Best Woman-Owned Bike Shop and Repair: Dashing Bicycles
1234 N. Broad St.

2017 Best of the Big Easy Writers' Picks

Dashing Bicycles is open every day for bike sales, rentals, and repairs. This woman-owned bike shop is old school in today’s world of toss-n-replace. Here, bikes are diagnosed for free and repairs and adjustments are offered at good, old-fashioned, sensible prices. But if you prefer new and shiny, she also sells state-of-the-art bikes. The attitude of this shop and its employees is open, inviting, and full of fun twists. Dashing is community-involved and always hosting fun events and pop-ups. Visit them on Facebook to see what’s happening. -Debbie Lindsey


Best Place to Art-Flix and Chill: Zeitgeist Multi-Disciplinary Arts Center
1618 Oretha Castle Haley Blvd.

2017 Best of the Big Easy Writers' Picks

Many movie theaters around town these days are hip to the latest indie flicks. However, only Zeitgeist has the truly unknown art house, documentary, and foreign flicks you won’t find out about on IMDB’s homepage or even your most obscure Netflix recommendations. Had I not discovered this hidden gem, I would have missed the excellent documentaries Saving Banksy (2014) and The Witness (2015) this past year. Complementary to its lineup, the “theater” has a total DIY vibe: It’s housed in a large, open room full of assorted couches (I wouldn’t be surprised if they were donated or collected off the side of the road), and the films are shown on a projector that looks like it was borrowed from a local university. Some may find this cheap, but I find it charming—the environment makes it easier to mingle with like-minded moviegoers, and the couches are perfect for cuddling when you’re making it a date night. -Greg Roques


Best Way to Go Off-Road: Q50 Trail Races

2017 Best of the Big Easy Writers' Picks

Q50 Races take the typical road race and turn it on its head in more ways than one. First and foremost, all of their runs are organized on nature trails. Q50 wants to bring urban runners together who have a shared love for nature by introducing them to a wide range of parks and public wildlife preserves all throughout the state. Runs accommodate athletes of all levels … and I mean ALL levels. Races range from 5k’s to two-day ultra-marathons. Q50’s other unique features include after-dark races and a canine run, where runners compete alongside their best four-legged friends. And 2017 will see the debut of Q50’s most ambitious race yet. On October 7, Q50 is partnering with The National World War II Museum to host a 30+ mile race in Normandy, France, that retraces the path the U.S. troops followed during WWII after landing at Omaha Beach. Plans are to make this an annual event, with each race adding to the subsequent year’s path. -Greg Roques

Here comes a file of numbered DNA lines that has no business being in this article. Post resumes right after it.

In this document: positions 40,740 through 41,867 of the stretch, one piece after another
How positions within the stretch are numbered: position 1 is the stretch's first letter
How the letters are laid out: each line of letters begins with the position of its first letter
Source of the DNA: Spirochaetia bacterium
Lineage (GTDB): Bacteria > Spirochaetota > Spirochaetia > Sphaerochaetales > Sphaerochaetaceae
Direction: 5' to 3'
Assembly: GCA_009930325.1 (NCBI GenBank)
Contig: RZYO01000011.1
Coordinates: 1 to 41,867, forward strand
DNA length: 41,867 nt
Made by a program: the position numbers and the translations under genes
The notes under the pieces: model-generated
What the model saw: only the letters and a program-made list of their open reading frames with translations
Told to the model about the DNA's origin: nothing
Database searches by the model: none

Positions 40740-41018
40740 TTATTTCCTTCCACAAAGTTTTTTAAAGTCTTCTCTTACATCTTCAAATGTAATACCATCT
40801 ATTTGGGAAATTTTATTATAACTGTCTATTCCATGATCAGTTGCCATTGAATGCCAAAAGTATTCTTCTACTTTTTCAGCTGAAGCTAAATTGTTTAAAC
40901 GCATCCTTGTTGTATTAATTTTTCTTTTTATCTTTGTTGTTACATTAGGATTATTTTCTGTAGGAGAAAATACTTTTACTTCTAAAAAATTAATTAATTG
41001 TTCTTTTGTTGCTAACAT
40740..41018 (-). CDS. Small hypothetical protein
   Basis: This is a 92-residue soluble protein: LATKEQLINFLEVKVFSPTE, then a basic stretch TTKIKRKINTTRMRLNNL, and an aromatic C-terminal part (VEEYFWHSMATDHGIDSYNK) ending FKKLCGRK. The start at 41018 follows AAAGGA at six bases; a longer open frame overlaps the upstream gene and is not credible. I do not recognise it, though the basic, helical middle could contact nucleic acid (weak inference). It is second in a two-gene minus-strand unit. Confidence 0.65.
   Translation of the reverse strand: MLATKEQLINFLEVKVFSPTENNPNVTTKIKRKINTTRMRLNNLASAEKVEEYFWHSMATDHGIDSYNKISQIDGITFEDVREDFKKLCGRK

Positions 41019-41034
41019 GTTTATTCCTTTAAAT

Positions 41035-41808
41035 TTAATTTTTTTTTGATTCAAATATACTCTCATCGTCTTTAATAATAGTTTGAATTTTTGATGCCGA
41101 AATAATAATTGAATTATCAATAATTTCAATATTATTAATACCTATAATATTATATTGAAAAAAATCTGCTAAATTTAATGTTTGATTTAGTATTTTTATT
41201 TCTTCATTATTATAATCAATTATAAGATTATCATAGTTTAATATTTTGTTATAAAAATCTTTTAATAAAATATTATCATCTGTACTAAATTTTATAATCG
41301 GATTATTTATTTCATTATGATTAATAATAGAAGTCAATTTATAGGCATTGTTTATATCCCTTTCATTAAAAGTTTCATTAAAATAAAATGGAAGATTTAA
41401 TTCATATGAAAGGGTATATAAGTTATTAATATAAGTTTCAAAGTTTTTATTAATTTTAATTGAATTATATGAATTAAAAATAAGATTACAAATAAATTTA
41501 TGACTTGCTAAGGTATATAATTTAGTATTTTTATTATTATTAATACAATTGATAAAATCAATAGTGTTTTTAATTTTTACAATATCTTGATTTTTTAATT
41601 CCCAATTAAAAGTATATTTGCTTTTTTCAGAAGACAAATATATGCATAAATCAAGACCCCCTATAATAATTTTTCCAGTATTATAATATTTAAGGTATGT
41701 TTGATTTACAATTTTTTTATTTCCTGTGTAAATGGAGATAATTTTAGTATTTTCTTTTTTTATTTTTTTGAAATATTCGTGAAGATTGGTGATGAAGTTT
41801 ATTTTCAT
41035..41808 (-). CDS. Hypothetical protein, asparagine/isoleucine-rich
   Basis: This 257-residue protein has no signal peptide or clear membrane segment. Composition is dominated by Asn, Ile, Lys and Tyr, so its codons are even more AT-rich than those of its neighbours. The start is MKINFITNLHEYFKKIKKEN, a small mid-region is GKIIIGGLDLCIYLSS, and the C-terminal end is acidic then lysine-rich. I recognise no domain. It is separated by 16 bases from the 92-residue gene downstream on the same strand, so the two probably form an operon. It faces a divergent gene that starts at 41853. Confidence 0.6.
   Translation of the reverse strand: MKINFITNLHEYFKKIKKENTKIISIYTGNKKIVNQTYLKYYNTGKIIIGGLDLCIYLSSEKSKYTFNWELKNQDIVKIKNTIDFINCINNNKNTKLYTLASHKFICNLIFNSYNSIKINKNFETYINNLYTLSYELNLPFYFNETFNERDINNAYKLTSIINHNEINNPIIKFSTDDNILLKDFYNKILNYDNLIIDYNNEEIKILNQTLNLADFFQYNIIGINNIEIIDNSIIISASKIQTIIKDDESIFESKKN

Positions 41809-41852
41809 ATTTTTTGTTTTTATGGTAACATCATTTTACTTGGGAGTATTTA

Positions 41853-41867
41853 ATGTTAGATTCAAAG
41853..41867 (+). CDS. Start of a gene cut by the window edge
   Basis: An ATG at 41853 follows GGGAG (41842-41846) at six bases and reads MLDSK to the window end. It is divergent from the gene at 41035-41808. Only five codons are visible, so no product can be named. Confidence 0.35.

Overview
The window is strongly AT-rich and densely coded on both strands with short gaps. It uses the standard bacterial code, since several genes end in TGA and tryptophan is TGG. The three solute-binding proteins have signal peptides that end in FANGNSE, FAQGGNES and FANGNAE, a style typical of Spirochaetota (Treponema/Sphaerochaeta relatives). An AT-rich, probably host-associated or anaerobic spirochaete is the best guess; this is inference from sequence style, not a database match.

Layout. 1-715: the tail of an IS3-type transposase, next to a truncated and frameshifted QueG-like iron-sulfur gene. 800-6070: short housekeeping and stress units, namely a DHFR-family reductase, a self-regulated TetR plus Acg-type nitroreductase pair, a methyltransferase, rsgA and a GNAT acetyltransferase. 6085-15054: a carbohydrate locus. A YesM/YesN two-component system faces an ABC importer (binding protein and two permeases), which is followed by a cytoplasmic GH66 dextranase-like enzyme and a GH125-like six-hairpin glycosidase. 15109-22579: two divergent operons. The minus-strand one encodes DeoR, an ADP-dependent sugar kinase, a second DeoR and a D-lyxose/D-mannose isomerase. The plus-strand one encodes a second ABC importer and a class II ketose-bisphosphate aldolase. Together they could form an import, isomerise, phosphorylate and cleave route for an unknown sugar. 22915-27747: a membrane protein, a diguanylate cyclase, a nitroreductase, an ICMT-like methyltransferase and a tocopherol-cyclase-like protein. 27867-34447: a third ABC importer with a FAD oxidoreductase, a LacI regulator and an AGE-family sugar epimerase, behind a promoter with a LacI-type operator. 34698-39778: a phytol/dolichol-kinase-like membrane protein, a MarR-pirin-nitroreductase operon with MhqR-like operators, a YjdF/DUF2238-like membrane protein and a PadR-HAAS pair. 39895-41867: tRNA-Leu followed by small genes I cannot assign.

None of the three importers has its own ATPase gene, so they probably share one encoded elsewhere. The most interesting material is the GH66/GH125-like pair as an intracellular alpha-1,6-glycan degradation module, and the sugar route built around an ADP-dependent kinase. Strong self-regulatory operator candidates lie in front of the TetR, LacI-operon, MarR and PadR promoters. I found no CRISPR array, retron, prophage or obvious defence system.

My Food Go-To-Me Guy: Ian McNulty

2017 Best of the Big Easy Writers' Picks

I love Judy Walker; I follow Ann Maloney. But when I get a Facebook message from Ian, it’s like a telephone call that I’m surely going to pick up. Ever since the time he hipped me to what I found is the very best fried chicken in the city, I am his food biatch. He swings high, he swings low, and his contradiction of what, at the time, I believed was the quintessential boiled-in-oil avian made me a believer. More than just a staff writer, he’s an inside/outside food 411 (and no, I’m not telling you where to get that chicken). -Phil LaMancusa


Best Food Tour for Ya Mama and Dem: Destination Kitchen
7211 Regent St., 2nd Floor

2017 Best of the Big Easy Writers' Picks

Starting Destination Kitchen tours eight years ago, tri-lingual local chef, instructor, and spice maven Julie Barreda has enlisted a staff of culinary wizards to give in-the-know locals and visitors three hours of real New Orleans food, facts, and fun. The walking jaunt covers food history, architecture, and tastings, with a little inside information and gossip thrown in for good measure. No one gets off the tour hungry, for sure, and the company has steadily been racking up accolades in tour circles. Forget ghosts, vampires, and cemeteries; don’t you want Aunt and Uncle from out-of-town to sip and sup the real deal? Visit their website because the food tour is only a portion of what’s offered. -Phil LaMancusa


Best Place for a Sundowner: Moss Street

It’s been a long day. Rather than going up to the rooftop at Whole Foods (a kick-ass sunset viewing spot), take a trip to the pedestrian bridge or a piece of adjacent lawns on the bayou; bring a lawn chair, a snack, and something to drink; and see the sun complete its act for the day. I’m a fan of a tall cool one while watching the decoloration of the sky when the celestial curtain is coming down for the day. If you squint your eyes, you can picture Helios piloting his chariot, waving as he tows old Sol to bed. Think lovely thoughts and believe that Neverland is real and Peter is coming back for you. -Phil LaMancusa 

Talk About It!

comments powered by Disqus

New Orleans News

Attorney Juan Lafonta Hosts 'Black Panther' Premiere for Kids
Flu Epidemic Crowding Emergency Rooms Around New Orleans